Update: The Life of a Literary Agent Intern

Right now I’m in the middle of reading The Night Circus which is really good. It’s been on my to read list for a while and I figured since I wasn’t sure what to read next I would go for it. I wanted to get a book from the library, but most of the books I want to read are new so everyone else wants to read them too. So they are all out. But I managed to buy The Night Circus and am enjoying it so far (review to come once I finish it).

The reason I’ve been delayed in reading for fun is because I have been reading a lot of things for work. I have been going through the queries pile, which is always interesting and entertaining. It’s pretty cool when you come across something that is really well written, or a fresh story idea or both! I also get to drink tea while doing this which makes me feel very civilized.

Anyway, in my last round of going through queries I requested two full manuscripts from the author(s) for agents to looks at to see if they want to work on them. They both got back to me that day so now I have two manuscripts to read before forwarding them to an agent with my reader’s report. Both have good potential. I’m getting close to the end of one which I am enjoying, but also have ideas and critiques on how it can be improved which is nice. I’m looking to finish this manuscript by the end of the weekend and start on the second which is also longer, but looks good as well.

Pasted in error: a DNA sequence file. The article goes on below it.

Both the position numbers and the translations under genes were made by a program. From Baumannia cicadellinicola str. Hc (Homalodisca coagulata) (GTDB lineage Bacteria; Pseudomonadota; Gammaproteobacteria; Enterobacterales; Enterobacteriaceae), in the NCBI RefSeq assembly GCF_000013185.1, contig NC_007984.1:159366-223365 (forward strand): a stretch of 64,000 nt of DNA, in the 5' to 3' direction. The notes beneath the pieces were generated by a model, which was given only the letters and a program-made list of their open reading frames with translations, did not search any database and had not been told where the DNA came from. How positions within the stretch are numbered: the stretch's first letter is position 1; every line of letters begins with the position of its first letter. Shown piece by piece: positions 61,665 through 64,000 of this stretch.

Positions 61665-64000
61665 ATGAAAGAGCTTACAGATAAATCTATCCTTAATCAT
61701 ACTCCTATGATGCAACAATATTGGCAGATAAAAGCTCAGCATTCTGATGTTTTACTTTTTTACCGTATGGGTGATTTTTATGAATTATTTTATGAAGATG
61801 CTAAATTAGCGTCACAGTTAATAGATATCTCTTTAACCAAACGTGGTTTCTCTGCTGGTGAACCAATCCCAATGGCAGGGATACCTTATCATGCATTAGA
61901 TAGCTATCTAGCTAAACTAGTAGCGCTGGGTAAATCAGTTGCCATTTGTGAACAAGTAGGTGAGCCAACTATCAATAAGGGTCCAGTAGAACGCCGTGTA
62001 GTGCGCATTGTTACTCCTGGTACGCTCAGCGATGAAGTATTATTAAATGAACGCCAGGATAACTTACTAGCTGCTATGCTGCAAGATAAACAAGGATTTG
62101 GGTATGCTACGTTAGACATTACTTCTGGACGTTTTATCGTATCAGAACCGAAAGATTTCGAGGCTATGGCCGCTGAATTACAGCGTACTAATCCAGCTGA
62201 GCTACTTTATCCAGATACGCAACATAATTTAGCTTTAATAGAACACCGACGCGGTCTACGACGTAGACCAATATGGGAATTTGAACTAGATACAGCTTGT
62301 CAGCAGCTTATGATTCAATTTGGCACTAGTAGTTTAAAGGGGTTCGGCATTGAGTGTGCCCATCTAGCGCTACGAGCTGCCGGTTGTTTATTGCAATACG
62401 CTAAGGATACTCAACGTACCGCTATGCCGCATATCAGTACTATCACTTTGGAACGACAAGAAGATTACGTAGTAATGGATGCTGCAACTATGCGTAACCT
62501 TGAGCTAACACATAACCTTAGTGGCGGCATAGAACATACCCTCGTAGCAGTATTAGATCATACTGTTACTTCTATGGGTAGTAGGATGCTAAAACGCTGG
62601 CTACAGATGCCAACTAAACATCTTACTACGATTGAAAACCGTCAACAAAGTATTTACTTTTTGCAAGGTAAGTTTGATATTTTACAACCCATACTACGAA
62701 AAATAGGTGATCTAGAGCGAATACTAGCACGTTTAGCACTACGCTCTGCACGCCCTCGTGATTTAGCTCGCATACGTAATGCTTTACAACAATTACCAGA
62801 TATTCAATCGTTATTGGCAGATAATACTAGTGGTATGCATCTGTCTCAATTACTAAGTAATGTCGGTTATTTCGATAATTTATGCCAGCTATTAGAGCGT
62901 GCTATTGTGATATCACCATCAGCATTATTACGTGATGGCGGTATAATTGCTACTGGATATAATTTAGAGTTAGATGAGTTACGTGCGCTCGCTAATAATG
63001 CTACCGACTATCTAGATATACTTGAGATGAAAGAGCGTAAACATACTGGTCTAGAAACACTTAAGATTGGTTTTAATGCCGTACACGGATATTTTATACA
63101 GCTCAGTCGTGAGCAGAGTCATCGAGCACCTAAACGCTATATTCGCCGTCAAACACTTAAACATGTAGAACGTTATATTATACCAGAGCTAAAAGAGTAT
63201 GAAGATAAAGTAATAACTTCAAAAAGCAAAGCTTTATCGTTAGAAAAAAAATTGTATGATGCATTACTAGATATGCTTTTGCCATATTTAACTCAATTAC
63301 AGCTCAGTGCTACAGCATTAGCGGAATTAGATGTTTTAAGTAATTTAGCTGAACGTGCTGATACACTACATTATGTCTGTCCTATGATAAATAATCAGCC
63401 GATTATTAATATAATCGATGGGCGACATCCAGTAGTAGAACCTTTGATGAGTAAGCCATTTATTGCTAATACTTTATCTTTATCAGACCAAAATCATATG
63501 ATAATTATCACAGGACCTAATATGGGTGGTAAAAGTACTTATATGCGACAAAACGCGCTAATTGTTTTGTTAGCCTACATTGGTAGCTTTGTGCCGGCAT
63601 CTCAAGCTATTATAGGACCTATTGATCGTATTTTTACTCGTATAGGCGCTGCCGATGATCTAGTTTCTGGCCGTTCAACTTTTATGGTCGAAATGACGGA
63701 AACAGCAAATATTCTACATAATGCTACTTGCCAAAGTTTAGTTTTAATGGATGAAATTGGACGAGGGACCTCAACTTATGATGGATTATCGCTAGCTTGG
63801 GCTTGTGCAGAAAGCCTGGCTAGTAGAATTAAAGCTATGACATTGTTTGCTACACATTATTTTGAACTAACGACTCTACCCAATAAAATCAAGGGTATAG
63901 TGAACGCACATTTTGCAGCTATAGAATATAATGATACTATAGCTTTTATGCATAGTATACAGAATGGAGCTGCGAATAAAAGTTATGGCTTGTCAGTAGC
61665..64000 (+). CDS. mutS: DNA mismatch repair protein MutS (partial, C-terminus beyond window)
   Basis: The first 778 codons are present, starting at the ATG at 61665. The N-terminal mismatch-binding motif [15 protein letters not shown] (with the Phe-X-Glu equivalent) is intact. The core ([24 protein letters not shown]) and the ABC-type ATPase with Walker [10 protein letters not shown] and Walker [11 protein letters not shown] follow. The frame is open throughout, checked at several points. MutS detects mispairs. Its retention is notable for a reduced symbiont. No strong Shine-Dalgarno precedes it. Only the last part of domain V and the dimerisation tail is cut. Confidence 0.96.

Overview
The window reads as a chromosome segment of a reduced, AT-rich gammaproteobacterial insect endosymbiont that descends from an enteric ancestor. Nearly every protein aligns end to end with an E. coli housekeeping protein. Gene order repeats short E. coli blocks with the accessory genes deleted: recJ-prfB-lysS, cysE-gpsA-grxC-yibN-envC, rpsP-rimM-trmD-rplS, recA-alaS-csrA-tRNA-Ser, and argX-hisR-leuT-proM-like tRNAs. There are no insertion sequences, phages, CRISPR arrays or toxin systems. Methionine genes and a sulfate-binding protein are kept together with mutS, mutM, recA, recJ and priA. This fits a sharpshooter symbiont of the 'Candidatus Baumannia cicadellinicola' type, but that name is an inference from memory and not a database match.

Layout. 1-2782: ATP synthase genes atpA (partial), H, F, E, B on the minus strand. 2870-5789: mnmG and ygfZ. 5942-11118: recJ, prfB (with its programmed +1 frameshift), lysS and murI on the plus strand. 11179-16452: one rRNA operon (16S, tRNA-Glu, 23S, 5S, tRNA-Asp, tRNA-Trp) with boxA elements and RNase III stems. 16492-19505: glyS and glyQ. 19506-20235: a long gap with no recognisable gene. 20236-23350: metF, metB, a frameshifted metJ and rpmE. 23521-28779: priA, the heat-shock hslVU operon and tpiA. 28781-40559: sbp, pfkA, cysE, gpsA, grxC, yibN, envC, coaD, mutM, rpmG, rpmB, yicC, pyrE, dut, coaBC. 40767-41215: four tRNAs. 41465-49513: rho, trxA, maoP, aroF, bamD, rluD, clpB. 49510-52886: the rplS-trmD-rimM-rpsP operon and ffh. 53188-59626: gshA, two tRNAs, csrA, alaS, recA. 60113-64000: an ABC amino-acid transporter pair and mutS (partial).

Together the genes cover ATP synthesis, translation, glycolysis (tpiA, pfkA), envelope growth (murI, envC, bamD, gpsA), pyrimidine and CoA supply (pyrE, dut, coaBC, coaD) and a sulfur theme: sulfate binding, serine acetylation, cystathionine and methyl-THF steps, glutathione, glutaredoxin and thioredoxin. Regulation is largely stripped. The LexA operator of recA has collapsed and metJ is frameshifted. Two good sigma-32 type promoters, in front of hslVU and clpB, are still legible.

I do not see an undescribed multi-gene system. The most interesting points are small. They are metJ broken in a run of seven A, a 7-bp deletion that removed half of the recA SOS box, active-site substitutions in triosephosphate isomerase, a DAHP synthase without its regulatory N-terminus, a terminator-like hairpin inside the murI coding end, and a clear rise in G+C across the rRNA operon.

I am able to walk to work which is really nice (especially the fact that I can avoid commuter traffic, which was handy last week during UN week). I get to listen to my music and enjoy being outside twice a day, but that also means that I don’t read for fun as much considering that subways and busses = good reading time for me. So most of my reading is for work, which I enjoy.

Anyway, that’s what’s been going on both in my reading life and in my real life. Happy weekend everyone!


The Other Side of The War: City of Women by David R. Gillham

I haven’t written anything in a while because I have been pretty busy this fall. I am interning at a literary agency in New York which has been great! Most of my job is reading manuscripts and giving feedback on them, which is very similar to how I approach reading on my own anyway. I have also been using a lot of the information I learned from my Creative Writing and English classes in my critiques which has been pretty cool – I feel like I am actually using my degree right out of college which does not always happen…